In the latter part of last month, we got earnings reports from investment banks Lehman Brothers (NYSE:LEH), Goldman Sachs (NYSE:GS), Morgan Stanley (NYSE:MS), and Bear Stearns (NYSE:BSC). Investors were very focused on these reports as a signal of how deep the U.S. credit crunch and market turmoil had cut. With the exception of Goldman Sachs, which used its magical superpowers to deliver killer numbers in the face of major turmoil, the results confirmed that investors' worries weren't misplaced.

Fast-forward to this week, when we have the big banks preparing to report earnings. Well, we've hardly reached the pivotal day -- Citigroup (NYSE:C) starts off the group and doesn't report until the 15th -- and it already looks bad. Citi said it will have a $5.9 billion writedown, UBS (NYSE:UBS) will be lopping off $3.4 billion from its results, and Merrill Lynch (NYSE:MER) will take something in the neighborhood of $4 billion on the chin.

Credit Suisse even found it prudent to issue a press release saying that it expects to be profitable in the third quarter. This may seem like overkill, but investors had reason to worry after UBS said that the losses it is taking will push it into the red by as much as $680 million overall for the third quarter.

Taking extra pain?
In an article released today, The Wall Street Journal (subscription required) posed the question of whether some of these banks are writing off more than they need so that results in future periods could look better.

One might wonder why a major capitalist institution like, say, Merrill Lynch would do such a thing. Well, imagine you're in the hospital and the doctor diagnoses you with the ebola virus. Subsequently hearing that your house burned down, your wife cheated on you, and somebody kicked your dog might not have the same impact that it normally would.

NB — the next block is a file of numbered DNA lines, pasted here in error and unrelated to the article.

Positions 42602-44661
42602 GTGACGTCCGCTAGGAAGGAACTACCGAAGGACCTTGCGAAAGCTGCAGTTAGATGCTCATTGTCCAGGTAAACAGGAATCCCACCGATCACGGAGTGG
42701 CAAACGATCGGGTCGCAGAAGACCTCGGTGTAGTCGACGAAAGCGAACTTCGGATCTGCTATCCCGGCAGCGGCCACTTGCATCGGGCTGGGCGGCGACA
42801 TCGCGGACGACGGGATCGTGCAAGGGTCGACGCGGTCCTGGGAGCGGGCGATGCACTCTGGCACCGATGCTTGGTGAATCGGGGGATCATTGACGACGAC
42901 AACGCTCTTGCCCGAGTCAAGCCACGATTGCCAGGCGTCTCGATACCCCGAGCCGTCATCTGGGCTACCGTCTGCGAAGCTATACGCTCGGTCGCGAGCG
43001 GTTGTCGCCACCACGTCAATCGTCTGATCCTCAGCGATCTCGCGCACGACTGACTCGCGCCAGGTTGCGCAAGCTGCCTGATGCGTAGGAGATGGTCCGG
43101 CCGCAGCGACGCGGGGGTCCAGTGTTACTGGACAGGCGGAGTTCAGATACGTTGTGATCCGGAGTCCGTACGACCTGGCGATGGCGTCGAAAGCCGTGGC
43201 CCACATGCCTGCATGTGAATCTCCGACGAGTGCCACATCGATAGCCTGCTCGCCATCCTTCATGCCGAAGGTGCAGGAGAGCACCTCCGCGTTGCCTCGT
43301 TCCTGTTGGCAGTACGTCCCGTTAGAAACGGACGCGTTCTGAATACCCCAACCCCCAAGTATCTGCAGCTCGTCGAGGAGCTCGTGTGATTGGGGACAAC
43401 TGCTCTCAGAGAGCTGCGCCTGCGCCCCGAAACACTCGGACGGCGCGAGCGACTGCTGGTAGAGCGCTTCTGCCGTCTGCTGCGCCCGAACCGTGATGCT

The same is true for the banks. If they know they're going to have to book major writedowns during the quarter, throwing in some other losses here and there probably won't elicit the same reaction from investors that it normally would. Producing lower results makes results in future periods look better by comparison, and using overly conservative valuation estimates on some assets would give them a cushion in the future and may even lead to a marking up of the assets.

But would they be so bold ...?
So is this happening? It's hard to say for sure. Though Deutsche Bank's (NYSE:DB) CEO Josef Ackermann was quoted in the Journal as saying that its reported writedowns were "about transparency," the losses really don't do much to actually make the banks any more transparent. In fact, all the losses really do is show that the banks are willing to concede that they did take huge losses recently -- something investors were worried the banks would be unwilling to do. As Chris Rock might say, "You're supposed to recognize your losses! What do you want, a cookie?"

Given the amount of shuffling going on in the upper echelons of the banks involved, there's certainly nobody happy about the losses. However, as new people take the helm at the affected segments, it would be tough to argue that they aren't using the most conservative valuation methods and taking the biggest losses possible. For these newcomers, taking big losses up front will help make them look like saviors later on as results improve dramatically.

And on Wall Street, we all know that big performance equals big bonuses.

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Fool contributor Matt Koppenheffer does not own shares of any of the companies mentioned. The Fool's disclosure policy takes its losses promptly and never overstates.